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What's the deal with the big referrer-spam push?

     
2:14 pm on Jan 20, 2019 (gmt 0)

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After not seeing burger - imperia . com turn up for maybe a year or more as referrer's in my website's log files, all of a sudden in the past week or two someone's making a big effort. Have seen a few pizza - tycoon . com but it's mostly burger-imperia. And I'm blocking over 500-million IPv4 addresses in my router (adding to that daily) and still they're finding ways to reach my server. The domain is hosting a website of some sort - seems to be just some scripts (not sure what they accomplish).

But really, what's the point of this referrer spam - and particularly that domain? Who reads / sees these logs anyways (to the extent it feeds back into domain reputation at least)?
2:29 pm on Jan 20, 2019 (gmt 0)

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Referrer spam is an antiquated method to attempt to get visits and or links from other domains. The idea is that you are supposed to think that this great site is sending you a lot of traffic and maybe you should contact them to see about a link. It is a very old idea that might have worked in 1999, not so much today. Unfortunately there are still enough GRQ SEO people out there selling the service that it continues today.

It is bot traffic, and like any unwanted bot traffic you can use IP or referer blocking techniques to return a 403 response, but they will still be in your logs, even if they are only getting a 403. Think of them as gnats. Eventually their contract expires with an unhappy customer and they find another. :(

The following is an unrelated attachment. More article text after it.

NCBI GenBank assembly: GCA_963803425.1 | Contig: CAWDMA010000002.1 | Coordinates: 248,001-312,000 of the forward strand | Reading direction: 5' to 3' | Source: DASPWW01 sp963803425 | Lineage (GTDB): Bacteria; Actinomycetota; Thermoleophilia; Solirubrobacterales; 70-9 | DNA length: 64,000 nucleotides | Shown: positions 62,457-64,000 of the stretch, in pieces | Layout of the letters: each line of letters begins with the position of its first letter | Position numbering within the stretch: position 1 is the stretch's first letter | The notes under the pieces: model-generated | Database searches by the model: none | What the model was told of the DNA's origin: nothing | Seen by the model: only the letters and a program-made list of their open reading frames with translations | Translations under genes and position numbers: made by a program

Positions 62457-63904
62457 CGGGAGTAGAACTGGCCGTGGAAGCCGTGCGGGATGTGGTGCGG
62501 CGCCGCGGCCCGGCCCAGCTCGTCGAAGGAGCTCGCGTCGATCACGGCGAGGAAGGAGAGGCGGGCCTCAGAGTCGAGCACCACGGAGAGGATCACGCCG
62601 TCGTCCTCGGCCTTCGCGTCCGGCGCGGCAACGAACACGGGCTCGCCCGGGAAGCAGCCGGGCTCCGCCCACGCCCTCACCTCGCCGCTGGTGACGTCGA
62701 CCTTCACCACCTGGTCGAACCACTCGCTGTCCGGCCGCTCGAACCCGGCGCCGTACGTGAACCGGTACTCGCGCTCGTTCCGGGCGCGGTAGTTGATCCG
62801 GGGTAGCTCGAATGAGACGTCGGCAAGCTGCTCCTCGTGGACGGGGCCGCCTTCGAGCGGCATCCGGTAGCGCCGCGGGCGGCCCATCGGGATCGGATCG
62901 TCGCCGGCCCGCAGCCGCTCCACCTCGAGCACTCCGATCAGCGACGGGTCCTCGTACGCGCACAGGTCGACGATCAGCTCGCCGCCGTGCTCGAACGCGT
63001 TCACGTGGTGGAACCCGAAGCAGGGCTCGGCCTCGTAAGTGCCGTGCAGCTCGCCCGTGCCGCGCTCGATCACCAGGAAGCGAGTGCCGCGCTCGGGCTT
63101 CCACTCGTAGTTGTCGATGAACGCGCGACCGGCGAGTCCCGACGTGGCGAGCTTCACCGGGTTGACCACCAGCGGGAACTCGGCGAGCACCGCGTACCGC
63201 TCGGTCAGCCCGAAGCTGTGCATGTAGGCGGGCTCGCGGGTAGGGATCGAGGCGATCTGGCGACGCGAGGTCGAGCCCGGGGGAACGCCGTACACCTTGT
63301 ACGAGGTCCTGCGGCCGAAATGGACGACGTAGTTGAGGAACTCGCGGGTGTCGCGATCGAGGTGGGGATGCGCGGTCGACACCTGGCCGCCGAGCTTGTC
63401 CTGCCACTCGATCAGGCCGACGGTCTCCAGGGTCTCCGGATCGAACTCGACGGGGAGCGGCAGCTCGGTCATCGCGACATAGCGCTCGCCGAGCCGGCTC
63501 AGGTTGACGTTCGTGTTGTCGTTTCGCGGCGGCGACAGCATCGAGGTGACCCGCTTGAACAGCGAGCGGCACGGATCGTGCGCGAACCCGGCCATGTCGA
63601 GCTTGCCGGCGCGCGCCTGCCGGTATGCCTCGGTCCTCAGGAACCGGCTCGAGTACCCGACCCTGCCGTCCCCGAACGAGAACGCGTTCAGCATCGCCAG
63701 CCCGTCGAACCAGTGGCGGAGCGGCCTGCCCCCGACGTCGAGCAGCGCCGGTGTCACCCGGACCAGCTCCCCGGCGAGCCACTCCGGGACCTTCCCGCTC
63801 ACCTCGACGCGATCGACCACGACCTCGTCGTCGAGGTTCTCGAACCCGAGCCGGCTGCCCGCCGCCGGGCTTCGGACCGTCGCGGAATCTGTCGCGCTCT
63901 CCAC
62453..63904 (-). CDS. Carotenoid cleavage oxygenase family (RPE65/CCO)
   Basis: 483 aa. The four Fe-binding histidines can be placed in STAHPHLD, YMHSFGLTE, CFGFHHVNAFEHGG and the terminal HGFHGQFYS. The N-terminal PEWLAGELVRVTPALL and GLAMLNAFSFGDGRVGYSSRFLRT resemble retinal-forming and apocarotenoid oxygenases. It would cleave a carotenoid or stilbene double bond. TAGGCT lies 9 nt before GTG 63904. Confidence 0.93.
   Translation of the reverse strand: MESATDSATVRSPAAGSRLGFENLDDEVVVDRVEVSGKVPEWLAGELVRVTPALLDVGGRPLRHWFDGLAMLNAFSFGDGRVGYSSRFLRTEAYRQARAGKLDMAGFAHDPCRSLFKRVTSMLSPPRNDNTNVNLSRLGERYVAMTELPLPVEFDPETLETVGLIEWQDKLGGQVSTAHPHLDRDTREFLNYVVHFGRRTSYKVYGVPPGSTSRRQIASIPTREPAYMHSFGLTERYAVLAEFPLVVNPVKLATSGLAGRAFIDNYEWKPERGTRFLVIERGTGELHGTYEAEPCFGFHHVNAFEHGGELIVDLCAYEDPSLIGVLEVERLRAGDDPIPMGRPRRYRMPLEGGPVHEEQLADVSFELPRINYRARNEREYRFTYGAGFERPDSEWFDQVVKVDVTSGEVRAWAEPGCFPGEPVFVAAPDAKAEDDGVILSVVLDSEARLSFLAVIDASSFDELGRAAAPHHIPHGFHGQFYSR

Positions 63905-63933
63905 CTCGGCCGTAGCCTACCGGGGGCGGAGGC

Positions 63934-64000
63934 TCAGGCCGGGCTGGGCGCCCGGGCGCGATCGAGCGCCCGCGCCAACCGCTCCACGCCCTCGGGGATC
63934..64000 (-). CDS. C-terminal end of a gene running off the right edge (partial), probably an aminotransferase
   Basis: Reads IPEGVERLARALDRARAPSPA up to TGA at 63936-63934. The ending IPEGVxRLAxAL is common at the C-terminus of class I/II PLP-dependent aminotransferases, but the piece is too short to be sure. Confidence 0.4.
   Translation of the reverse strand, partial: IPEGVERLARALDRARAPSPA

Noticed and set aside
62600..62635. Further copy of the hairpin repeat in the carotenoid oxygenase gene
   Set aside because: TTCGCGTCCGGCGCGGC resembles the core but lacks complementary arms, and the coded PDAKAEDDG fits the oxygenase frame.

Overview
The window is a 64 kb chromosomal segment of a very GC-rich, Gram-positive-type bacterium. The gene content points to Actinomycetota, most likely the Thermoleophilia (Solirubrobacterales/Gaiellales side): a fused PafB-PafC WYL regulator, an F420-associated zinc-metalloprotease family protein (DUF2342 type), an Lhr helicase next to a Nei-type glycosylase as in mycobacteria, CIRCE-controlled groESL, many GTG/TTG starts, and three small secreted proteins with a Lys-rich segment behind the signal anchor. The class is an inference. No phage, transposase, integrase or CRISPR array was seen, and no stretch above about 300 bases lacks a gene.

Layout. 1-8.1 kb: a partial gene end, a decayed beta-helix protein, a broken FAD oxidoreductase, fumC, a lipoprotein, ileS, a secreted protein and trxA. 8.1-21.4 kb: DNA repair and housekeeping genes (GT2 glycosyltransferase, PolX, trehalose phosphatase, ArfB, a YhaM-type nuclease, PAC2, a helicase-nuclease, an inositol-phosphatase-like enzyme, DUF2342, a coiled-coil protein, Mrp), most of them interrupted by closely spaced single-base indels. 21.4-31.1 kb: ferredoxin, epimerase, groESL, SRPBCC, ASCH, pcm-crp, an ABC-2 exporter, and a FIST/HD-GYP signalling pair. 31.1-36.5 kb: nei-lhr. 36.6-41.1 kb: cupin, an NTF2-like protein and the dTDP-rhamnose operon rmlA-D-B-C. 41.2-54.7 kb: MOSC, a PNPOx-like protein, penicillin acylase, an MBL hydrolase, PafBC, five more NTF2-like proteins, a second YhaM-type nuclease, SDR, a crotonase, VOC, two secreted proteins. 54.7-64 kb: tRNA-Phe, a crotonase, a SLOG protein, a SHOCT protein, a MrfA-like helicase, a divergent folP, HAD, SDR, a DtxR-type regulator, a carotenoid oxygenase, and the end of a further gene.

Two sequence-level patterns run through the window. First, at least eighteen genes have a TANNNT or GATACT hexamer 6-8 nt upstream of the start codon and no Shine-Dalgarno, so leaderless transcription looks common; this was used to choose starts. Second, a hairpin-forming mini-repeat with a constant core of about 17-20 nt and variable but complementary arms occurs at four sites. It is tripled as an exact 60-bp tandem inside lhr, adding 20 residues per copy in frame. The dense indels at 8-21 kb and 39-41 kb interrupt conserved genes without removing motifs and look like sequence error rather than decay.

2:36 pm on Jan 20, 2019 (gmt 0)

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The general idea is that they show up on Google Analytics, webmasters are curious, they click on the link, and then get infected with a virus.
3:26 pm on Jan 20, 2019 (gmt 0)

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Burger vs pizza.

The final showdown.

Only one can survive.
3:54 pm on Jan 20, 2019 (gmt 0)

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And I'm blocking over 500-million IPv4 addresses in my router (adding to that daily) and still they're finding ways to reach my server.

I'm not sure what you are stating is accurate. The typical form of referrer spam, impact only Google Analytics. Technically it can also impact other analytic services but I'm not sure to what extent that occurs. Specifically, referrer spam is when an offending spammer makes requests directly to your Google Analytics end point. What this means is that the spammer never goes to your server, so you can't block them from your server. In the link below I explain how to effectively block it in GA.
[webmasterworld.com...]

Note: I have been noticing a rise in referrer spam where they are now faking the hostname, such that the filter described in the link above does not seem to work. But this seems to be limited to one or two hits a day (in my case).

@ClosedForLunch Pizza always wins over Berders